• Details: This is a primary collaboration space for us to work with folks across the company and them to work with us.

Hubspot “talk to a dev” form

  • Purpose: Initially this button in the app was an experiment that sort of turned into a thing and now the link lives elsewhere, so here we are!
  • Those involved: Support > marketing (if necessary)
  • Details: Most of what comes in are help requests; but if anything looks more marketing related in nature, we loop marketing in by engaging them in the #marketing Slack channel and @ mentioning @marketing-operations.

NPS responses

  • Purpose: We have a form embedded in the product to inquire with customers how they feel about the product every so often.
  • Those involved: Product > support (if necessary)
  • Details: Sometimes this feedback becomes support-ish in nature. When this happens, product engages support via their process outlined here and support handles it via our outlined workflow steps.

support@ email

  • Purpose: Official support email address for customers and that anyone internally can copy in if they are emailing with a customer and a support issue/question comes up.
  • Those involved: Support > CE, product, etc
  • Details: These emails feed into Zendesk and are triaged and handled by support. If anything is more relevant for a CE, product, etc, then support will alert that team/person in the most appropriate Slack channel to coordinate. Similarly, if anyone defers to support using this email, they are also welcome to create such a thread with more context in the Slack #customer-support channel.

feedback@ email

  • Purpose: An email that is sometimes included in forms we send customers (for example, our NPS forms). It may not be used frequently, but when it is used, we want to be sure nothing falls through the cracks.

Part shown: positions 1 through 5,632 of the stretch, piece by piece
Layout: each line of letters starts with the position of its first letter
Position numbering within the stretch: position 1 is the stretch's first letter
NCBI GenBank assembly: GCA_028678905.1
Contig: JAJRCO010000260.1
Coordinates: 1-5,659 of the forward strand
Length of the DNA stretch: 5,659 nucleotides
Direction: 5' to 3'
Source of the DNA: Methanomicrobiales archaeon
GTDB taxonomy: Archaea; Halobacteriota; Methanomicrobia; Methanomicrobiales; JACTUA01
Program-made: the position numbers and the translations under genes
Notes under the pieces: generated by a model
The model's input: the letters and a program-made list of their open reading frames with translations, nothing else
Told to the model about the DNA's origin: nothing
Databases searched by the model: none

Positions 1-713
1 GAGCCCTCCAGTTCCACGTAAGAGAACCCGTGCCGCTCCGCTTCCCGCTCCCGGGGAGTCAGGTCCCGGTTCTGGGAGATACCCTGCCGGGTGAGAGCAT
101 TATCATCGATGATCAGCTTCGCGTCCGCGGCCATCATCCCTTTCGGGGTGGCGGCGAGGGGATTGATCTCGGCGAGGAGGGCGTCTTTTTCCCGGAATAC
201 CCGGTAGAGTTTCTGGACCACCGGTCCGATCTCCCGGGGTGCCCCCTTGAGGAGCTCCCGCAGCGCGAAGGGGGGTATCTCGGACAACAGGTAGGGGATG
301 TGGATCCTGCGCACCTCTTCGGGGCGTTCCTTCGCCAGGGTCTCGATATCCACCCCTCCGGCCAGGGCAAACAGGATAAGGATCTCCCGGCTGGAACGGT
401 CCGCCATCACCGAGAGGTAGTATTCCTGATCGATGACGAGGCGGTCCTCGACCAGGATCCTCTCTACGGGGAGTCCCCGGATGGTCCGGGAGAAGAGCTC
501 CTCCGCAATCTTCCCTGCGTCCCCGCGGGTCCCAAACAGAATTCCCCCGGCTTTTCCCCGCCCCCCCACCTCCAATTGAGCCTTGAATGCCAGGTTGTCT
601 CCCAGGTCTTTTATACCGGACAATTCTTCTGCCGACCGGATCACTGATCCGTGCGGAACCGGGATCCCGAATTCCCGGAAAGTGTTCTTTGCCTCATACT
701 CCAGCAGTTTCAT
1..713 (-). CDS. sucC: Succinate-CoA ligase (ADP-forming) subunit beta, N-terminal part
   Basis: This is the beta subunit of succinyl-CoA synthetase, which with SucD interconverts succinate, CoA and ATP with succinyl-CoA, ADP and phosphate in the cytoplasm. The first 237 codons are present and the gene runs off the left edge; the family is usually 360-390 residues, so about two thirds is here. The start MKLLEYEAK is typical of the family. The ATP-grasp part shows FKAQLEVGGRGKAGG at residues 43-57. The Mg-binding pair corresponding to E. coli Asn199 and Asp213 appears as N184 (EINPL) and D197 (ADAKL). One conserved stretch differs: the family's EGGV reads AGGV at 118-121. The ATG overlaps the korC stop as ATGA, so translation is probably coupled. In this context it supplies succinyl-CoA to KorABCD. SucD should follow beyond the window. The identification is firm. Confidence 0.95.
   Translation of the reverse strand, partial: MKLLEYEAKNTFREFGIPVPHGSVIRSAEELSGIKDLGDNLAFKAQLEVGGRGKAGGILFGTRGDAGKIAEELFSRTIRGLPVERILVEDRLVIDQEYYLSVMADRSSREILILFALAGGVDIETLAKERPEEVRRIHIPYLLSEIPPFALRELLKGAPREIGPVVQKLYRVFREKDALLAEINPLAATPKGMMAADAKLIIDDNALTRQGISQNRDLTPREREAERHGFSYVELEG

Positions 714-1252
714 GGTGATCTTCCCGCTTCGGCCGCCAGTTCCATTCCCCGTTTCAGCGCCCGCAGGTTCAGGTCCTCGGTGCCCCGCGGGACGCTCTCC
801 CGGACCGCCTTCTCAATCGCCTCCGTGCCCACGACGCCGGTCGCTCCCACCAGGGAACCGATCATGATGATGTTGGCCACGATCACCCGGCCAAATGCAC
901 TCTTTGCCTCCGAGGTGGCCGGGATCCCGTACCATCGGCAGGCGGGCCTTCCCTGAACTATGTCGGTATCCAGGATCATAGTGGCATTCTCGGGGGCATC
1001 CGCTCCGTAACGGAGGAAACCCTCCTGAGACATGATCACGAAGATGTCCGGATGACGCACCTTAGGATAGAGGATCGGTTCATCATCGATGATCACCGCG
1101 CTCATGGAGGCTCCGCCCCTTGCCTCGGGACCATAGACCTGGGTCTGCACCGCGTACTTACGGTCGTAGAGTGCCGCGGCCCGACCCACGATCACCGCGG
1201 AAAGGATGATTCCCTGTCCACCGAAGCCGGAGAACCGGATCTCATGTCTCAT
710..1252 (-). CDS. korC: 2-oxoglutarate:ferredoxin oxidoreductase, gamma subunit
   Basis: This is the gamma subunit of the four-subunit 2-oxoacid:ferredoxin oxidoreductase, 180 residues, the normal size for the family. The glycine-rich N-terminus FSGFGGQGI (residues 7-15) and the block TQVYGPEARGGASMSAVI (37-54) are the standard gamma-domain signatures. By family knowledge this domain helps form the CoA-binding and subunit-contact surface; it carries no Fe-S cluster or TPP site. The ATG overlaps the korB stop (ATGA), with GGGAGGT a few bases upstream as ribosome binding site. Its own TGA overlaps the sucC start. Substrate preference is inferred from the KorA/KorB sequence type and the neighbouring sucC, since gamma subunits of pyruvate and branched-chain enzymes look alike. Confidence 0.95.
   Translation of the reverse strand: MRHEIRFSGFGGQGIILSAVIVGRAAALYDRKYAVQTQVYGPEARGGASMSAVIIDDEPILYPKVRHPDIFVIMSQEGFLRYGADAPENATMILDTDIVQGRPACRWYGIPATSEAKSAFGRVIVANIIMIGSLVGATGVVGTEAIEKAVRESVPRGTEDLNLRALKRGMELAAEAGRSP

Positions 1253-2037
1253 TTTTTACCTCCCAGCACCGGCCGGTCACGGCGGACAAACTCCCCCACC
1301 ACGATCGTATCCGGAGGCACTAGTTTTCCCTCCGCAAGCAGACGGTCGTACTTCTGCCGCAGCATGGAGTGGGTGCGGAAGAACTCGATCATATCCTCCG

• Those involved: Product > support (if necessary)
  • Details: Sometimes this feedback becomes support-ish in nature. When this happens, product engages support via their process outlined here and support handles it via our outlined workflow steps.

Support contracts

  • Purpose: Agreed upon contracts to provide with dedicated support.
  • Those involved: CE/ce-support/support/engineering
  • Details: You can see which customers have such contracts in our Exceptions for Customers document.

External (customer) Slack accounts

  • Purpose: We have a couple customers who were not able to join our Slack account, so we agreed to join theirs. Generally, we don’t want to do this because it’s very hard to scale, have coverage when folks are not working, etc.
  • Those involved: CE > support
  • Details: CEs check with support before agreeing to this. For these customers, we assign two application engineers to be in the customer’s Slack account so we have optimal coverage. Support manually creates Zendesk tickets to track this work. ou can see which customers have such set-up in our Exceptions for Customers document.

GitHub public issue tracker

  • Purpose: Our non-paying and open source customers can seek help via this tracker, though sometimes our team and enterprise customers opt to use it, too.
  • Those involved: Product > support (if necessary)
  • Workflow: Sometimes this feedback becomes support-ish in nature. When this happens, product engages support via their process outlined here and support handles it via our outlined workflow steps. Additionally, the relevant templates instruct customers to email if they require immediate help.

@sourcegraph Twitter (and other social)

  • Purpose: Our Twitter account, mostly for marketing, though sometimes users alert us of support issues here.
  • Those involved: Marketing > support
  • Details: Marketing forwards into Zendesk anything they need us to handle. We coordinate with them (as needed) in Slack to agree on how we respond, which account, etc.

Slack developer communities

  • Purpose: Developer relations
  • Those involved: Marketing > Support
  • Details: Support team members join via personal email addresses. Marketing monitors posts a link to anything they need us to handle in the #customer-support Slack channel. Support will also create a ticket in Zendesk to track these so we get a better understanding of volume over time. Currently we join the following:
    • Gophers